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Bill seeks to make period products available and accessible in Utah schools

Period protest
Posted at 2:28 PM, Nov 17, 2021
and last updated 2021-11-17 16:31:49-05

SALT LAKE CITY — More than a hundred people filled the Utah State Capitol rotunda to call for lawmakers to make menstruation products more widely available in schools.

Right now, Utah schools are not required to have tampons, pads or similar products available. Occasionally, a school nurse or teacher will have some that they paid for with their own money, but a girl must go and ask for it, said Emily Bell McCormick with the Policy Project, which is pushing for a change.

"Just like we would never ask for someone to go to the office to ask for toilet paper? We shouldn’t be asking for kids to go to the office to ask for period products," McCormick told FOX 13.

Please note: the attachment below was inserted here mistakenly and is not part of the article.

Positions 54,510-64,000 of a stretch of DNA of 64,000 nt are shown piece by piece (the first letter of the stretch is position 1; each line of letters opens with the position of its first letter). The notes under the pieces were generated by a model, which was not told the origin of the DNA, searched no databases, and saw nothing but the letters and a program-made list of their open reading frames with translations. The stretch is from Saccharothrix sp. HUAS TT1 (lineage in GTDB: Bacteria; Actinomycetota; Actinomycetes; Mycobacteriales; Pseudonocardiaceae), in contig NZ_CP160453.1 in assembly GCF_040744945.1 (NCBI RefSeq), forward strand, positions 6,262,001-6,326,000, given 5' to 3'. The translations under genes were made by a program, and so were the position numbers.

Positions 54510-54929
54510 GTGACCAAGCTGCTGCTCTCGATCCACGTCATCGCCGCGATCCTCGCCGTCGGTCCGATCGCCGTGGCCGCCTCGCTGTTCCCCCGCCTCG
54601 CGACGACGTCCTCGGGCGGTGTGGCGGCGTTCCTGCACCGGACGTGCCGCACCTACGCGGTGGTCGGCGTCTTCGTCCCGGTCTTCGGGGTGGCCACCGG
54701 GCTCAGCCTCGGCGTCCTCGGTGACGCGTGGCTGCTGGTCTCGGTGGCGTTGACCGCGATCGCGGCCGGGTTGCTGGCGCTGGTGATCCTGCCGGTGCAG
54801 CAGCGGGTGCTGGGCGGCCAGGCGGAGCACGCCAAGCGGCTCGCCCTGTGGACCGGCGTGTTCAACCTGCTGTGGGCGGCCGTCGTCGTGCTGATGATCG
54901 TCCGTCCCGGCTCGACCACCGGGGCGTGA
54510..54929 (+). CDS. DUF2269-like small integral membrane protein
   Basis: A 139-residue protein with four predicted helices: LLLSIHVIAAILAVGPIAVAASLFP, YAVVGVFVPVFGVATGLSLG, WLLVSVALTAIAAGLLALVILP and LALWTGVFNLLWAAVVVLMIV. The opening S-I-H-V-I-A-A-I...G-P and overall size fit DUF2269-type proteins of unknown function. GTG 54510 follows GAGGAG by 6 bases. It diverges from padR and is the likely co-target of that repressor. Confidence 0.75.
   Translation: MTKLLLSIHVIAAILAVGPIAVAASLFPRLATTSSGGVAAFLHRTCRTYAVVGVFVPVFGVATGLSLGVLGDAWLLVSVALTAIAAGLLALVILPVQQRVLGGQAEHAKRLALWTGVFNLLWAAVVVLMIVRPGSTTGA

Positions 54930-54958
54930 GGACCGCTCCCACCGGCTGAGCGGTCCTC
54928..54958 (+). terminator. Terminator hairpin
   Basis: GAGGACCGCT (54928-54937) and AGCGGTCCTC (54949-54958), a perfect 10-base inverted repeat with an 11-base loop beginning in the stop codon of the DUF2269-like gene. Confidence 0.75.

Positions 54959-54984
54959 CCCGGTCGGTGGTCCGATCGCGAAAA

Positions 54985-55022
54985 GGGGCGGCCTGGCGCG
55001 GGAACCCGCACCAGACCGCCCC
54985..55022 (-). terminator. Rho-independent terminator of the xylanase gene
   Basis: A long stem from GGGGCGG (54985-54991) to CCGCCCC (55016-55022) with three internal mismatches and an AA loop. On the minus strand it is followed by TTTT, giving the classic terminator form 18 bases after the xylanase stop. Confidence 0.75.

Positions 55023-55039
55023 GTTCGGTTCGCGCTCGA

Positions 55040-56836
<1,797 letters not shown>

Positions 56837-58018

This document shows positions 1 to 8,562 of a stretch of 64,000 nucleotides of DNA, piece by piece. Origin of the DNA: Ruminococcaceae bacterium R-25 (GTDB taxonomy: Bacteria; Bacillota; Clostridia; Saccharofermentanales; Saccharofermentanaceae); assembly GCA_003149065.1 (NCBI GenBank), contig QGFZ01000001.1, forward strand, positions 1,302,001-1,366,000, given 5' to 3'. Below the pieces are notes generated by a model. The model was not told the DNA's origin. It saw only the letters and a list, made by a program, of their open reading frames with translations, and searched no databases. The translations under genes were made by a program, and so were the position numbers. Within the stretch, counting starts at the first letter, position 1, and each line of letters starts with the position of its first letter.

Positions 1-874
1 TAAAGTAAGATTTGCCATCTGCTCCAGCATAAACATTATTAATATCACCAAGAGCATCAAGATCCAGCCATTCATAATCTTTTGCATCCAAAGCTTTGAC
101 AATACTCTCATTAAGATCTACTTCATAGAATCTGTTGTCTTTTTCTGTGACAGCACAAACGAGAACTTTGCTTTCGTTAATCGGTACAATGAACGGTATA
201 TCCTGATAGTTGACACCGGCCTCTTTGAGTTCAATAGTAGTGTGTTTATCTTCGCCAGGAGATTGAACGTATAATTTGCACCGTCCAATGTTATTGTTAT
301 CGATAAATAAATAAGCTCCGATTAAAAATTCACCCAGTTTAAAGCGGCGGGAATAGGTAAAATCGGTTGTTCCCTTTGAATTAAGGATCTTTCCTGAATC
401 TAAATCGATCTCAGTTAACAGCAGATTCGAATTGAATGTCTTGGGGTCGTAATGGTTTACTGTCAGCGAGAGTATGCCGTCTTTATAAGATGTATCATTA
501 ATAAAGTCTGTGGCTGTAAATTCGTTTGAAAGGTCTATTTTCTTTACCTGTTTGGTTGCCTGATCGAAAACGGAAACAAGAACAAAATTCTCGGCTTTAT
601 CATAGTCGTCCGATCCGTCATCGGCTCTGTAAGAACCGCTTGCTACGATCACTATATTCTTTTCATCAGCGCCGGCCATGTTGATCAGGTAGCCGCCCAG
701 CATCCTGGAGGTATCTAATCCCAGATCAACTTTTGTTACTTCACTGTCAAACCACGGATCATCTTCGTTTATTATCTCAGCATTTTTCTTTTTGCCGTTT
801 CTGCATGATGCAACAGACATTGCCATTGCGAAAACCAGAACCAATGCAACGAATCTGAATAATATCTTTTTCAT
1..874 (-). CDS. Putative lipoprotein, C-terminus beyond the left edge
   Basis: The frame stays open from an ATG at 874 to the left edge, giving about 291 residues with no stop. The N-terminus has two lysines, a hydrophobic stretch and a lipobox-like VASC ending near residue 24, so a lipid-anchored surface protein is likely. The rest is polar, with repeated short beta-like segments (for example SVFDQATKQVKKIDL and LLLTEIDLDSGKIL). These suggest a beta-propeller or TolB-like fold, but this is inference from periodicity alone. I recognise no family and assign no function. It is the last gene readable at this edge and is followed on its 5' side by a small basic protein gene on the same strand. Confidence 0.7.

A lack of access to these products can force girls to miss school, she said.

On Wednesday, the group got a big boost when Rep. Karianne Lisonbee, R-Clearfield, announced she would run a bill to make period products available in junior high and high schools. Rep. Lisonbee said the bill would allocate money that would be matched by private donors (philanthropist Gail Miller and social media influencer Kristin Andrus have already pledged donations).

Lt. Governor Deidre Henderson also appeared at the rally to offer her support and that of Governor Spencer Cox.

"It’s about dang time," she said, adding that girls should be entitled to period products with dignity and without embarrassment.

The Policy Project said it would like to see the sales tax on hygiene products repealed, but will take that issue on later. Bills to do that have repeatedly failed in the legislature.

The bill to add period products to schools will be introduced in the 2022 legislative session.